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We need your help. If you want to stop uranium mining in northern Colorado, you must act now.  You can start by signing our petition and voicing your opposition to the Weld County commissioners. See the Stop the Mining menu for details.

 
Tougher law on uranium mining vowed at Capitol rally Print
By John C. Ensslin
Rocky Mountain News
October 15, 2007

 

Several northern Colorado lawmakers Sunday vowed to introduce a bill in January that would impose more stringent requirements on uranium mining, in response to one company's plans for a project in Weld County.

The four lawmakers outlined their plans during a rain-soaked rally on the steps of the state Capitol that drew about 45 people, two horses, several 4-H youngsters and one sheet cake covered with yellow icing and a "radioactive" symbol.

"This is a yellow cake. I would not be holding the real thing," quipped Daryl Burkhart, of Nunn, one of the residents who got a letter from Powertech USA Inc., announcing its interest in developing what the company called its Centennial Project.

"The more we learned about this project, the more we learned it's not a good thing for Colorado," Burkhart said. The group braved a steady drizzle and noise from the nearby finish line of the Denver Marathon.

Dr. Cory Carroll, of Fort Collins, said the Larimer County Medical Society opposes the mining and that a similar measure is pending before the Colorado Medical Society.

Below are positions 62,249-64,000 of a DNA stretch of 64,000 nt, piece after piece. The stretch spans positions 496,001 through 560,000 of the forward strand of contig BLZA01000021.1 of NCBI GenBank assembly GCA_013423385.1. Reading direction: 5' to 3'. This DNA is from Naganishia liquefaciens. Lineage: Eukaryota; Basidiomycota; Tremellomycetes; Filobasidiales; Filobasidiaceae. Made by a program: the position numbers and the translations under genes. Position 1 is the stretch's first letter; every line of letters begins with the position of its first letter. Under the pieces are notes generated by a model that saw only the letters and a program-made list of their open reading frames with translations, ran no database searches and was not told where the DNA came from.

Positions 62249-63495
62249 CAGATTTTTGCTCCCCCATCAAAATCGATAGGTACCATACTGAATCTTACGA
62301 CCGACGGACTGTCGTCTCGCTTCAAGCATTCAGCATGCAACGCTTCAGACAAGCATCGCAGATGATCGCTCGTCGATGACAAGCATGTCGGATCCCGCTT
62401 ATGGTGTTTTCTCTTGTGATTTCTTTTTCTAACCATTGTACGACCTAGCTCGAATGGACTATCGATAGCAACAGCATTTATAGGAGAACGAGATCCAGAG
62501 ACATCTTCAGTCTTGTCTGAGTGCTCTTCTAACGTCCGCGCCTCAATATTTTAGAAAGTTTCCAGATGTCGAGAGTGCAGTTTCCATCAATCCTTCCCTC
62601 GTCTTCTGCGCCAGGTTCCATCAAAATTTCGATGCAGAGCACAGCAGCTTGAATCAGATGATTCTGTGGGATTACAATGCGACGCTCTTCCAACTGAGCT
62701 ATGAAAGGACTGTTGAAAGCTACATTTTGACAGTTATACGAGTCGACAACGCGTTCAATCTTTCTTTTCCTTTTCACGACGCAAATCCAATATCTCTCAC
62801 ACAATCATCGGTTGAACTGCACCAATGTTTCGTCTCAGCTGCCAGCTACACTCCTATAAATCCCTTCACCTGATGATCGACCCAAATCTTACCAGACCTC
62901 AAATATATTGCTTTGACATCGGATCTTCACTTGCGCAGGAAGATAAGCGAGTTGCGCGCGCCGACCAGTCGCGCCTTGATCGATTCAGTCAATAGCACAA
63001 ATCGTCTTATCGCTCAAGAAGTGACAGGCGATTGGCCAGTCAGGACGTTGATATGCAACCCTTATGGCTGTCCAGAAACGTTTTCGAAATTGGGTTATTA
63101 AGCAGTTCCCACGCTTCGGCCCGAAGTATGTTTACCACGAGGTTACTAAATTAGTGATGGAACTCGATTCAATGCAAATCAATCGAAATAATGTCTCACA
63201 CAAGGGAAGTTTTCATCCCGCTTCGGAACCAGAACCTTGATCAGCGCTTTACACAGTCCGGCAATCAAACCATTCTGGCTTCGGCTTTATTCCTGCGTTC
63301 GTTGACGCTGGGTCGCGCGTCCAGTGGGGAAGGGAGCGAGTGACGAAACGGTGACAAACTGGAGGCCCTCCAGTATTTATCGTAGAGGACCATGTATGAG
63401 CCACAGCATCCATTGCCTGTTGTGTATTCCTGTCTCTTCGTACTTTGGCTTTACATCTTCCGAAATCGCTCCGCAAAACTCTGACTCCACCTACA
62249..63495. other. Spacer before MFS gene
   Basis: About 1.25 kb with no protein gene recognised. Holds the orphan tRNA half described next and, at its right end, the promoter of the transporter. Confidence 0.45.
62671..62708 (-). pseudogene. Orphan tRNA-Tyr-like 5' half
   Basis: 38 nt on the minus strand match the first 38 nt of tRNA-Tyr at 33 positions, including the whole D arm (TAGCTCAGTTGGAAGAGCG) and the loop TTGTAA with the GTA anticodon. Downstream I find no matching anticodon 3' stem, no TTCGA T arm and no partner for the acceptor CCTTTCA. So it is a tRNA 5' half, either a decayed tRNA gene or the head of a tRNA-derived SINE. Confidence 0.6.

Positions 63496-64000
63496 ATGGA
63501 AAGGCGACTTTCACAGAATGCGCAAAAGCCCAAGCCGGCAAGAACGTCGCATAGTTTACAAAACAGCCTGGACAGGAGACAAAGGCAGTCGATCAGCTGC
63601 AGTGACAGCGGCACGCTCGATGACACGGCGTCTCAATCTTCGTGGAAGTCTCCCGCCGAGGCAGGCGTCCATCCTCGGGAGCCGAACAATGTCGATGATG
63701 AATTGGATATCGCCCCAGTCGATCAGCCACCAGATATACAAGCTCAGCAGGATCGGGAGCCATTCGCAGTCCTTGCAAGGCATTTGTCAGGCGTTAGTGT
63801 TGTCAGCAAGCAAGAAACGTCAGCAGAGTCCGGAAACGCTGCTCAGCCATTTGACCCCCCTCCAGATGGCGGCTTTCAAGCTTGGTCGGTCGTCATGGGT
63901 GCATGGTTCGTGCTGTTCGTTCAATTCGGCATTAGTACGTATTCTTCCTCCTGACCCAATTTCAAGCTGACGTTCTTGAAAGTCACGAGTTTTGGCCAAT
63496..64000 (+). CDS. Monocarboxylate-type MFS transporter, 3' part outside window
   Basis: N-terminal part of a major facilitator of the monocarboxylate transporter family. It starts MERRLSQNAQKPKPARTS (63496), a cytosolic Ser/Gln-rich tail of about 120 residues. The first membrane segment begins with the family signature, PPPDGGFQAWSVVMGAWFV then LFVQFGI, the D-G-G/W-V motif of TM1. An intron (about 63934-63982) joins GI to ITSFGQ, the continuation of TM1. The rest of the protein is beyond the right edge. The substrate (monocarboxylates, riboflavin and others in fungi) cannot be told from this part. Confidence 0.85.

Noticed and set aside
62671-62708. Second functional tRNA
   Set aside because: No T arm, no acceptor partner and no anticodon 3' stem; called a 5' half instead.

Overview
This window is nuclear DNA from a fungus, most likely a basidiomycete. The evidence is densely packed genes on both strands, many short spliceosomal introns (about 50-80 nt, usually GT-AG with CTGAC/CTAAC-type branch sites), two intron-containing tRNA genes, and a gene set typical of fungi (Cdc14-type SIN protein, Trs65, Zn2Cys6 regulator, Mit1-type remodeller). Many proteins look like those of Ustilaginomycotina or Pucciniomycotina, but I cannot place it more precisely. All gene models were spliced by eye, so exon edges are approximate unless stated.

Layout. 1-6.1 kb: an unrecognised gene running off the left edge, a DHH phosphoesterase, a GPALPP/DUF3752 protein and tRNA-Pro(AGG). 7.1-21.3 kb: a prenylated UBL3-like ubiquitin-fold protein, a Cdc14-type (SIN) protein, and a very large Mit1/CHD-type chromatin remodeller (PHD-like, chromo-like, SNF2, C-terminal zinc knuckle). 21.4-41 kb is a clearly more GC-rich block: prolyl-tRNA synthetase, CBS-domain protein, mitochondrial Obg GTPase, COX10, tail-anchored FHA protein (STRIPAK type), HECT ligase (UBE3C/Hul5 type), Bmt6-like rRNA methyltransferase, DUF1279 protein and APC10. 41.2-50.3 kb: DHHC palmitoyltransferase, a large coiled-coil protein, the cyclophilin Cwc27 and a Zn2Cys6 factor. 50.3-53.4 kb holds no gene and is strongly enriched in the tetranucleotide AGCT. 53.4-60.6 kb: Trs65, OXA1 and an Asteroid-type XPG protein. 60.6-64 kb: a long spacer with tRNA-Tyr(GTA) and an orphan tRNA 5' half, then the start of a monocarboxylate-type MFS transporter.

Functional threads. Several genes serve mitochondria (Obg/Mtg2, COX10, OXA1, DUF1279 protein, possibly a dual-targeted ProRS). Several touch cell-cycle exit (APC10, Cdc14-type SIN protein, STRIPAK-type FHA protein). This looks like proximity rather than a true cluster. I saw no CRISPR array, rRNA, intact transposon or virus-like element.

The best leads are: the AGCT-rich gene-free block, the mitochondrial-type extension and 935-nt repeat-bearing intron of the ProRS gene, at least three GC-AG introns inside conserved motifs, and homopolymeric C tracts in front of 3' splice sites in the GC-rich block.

Powertech officials could not be reached for comment Sunday. According to a July 31 news release on the company's Web site, Powertech has gotten state approval to proceed with prospecting operations that include drilling "16 rotary holes, six core holes and additional monitoring wells" in Weld County.

Weld County Commission Chairman David E. Long said the company has made some inquiries to the planning department, but no land-use application permits have been filed.

At the rally, Fort Collins Democratic Reps. Randy Fischer and John Kefalas, and Sens. Steve Johnson, R-Fort Collins, and Brandon Shaffer, D-Longmont, echoed concerns.

Fischer said the proposed legislation would be aimed at protecting groundwater and air quality and ensuring property owners' rights. "We have the ability to enact 21st century laws to address the risks posed by 21st century mining," he said.

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